Home to the University of Florida, Gainesville is surrounded with outdoor recreation opportunities. This is a bike-friendly city, with bike commuters and students using its many dedicated bike paths.
The City of Gainesville has set aside many smaller public lands within city limits to conserve unique natural features. Beyond city limits, you’ll find plenty of places to play, especially to the east, where conservation lands protect portions of the shorelines of the many lakes within Alachua County. To the west are the springs of the Santa Fe and Suwannee Rivers in High Springs, Bell, and Trenton.
The biggest and most obvious destination for outdoor recreation is Paynes Prairie. It’s a landform defining the south rim of the city, protected by a string of parks and preserves. The popular Gainesville-Hawthorne State Trail extends east from Boulware Springs, the city’s original water source and an access point for both the trail, Sweetwater Preserve, and the northern portion of Paynes Prairie Preserve State Park. Several state parks surround the city and nearby communities in Alachua County.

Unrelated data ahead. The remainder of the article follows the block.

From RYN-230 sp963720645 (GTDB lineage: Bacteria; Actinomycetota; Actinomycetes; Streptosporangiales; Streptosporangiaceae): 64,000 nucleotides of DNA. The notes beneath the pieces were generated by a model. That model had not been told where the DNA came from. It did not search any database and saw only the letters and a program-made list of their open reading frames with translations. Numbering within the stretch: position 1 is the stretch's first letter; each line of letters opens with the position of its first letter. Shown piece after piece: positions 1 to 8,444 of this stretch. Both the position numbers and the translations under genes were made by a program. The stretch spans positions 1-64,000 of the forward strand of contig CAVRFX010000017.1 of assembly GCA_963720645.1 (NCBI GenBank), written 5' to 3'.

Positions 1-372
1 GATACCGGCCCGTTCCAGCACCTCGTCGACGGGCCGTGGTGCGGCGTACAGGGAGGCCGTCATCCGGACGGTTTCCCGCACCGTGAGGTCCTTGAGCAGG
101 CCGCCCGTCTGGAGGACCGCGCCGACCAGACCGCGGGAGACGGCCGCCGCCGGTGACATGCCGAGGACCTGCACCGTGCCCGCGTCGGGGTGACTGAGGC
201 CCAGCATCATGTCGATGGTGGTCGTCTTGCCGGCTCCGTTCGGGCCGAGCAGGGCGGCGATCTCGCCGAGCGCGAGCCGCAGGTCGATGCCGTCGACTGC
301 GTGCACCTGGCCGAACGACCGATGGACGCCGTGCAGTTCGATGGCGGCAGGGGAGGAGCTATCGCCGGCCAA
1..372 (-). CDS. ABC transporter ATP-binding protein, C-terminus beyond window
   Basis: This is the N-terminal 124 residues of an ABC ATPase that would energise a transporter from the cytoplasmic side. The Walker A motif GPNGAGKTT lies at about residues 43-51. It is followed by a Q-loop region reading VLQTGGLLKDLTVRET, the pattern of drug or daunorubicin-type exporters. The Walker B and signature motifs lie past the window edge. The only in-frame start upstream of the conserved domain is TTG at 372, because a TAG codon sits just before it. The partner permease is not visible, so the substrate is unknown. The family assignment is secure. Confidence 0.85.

A natural landform between Gainesville and Micanopy, Paynes Prairie is an immense and ever-changing basin
Devils Millhopper State Park debuted a new staircase into the sinkhole on June 5. It has 100 fewer steps and yet is less steep and broader than the prior version.